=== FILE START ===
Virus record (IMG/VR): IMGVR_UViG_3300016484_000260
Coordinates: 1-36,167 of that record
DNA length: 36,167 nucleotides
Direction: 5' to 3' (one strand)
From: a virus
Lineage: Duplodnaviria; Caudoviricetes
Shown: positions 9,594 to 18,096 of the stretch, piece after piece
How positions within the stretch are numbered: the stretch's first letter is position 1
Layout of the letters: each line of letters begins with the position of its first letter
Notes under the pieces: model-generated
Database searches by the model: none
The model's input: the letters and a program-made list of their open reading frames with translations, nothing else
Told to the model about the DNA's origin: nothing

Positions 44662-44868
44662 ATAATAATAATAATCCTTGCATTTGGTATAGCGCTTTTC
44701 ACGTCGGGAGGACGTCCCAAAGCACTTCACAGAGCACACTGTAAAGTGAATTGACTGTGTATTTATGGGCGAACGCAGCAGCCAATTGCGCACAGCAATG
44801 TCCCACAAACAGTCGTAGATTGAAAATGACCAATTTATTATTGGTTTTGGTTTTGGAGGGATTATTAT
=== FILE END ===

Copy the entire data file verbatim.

Virus record (IMG/VR): IMGVR_UViG_3300016484_000260
Coordinates: 1-36,167 of that record
DNA length: 36,167 nucleotides
Direction: 5' to 3' (one strand)
From: a virus
Lineage: Duplodnaviria; Caudoviricetes
Shown: positions 9,594 to 18,096 of the stretch, piece after piece
How positions within the stretch are numbered: the stretch's first letter is position 1
Layout of the letters: each line of letters begins with the position of its first letter
Notes under the pieces: model-generated
Database searches by the model: none
The model's input: the letters and a program-made list of their open reading frames with translations, nothing else
Told to the model about the DNA's origin: nothing

Positions 44662-44868
44662 ATAATAATAATAATCCTTGCATTTGGTATAGCGCTTTTC
44701 ACGTCGGGAGGACGTCCCAAAGCACTTCACAGAGCACACTGTAAAGTGAATTGACTGTGTATTTATGGGCGAACGCAGCAGCCAATTGCGCACAGCAATG
44801 TCCCACAAACAGTCGTAGATTGAAAATGACCAATTTATTATTGGTTTTGGTTTTGGAGGGATTATTAT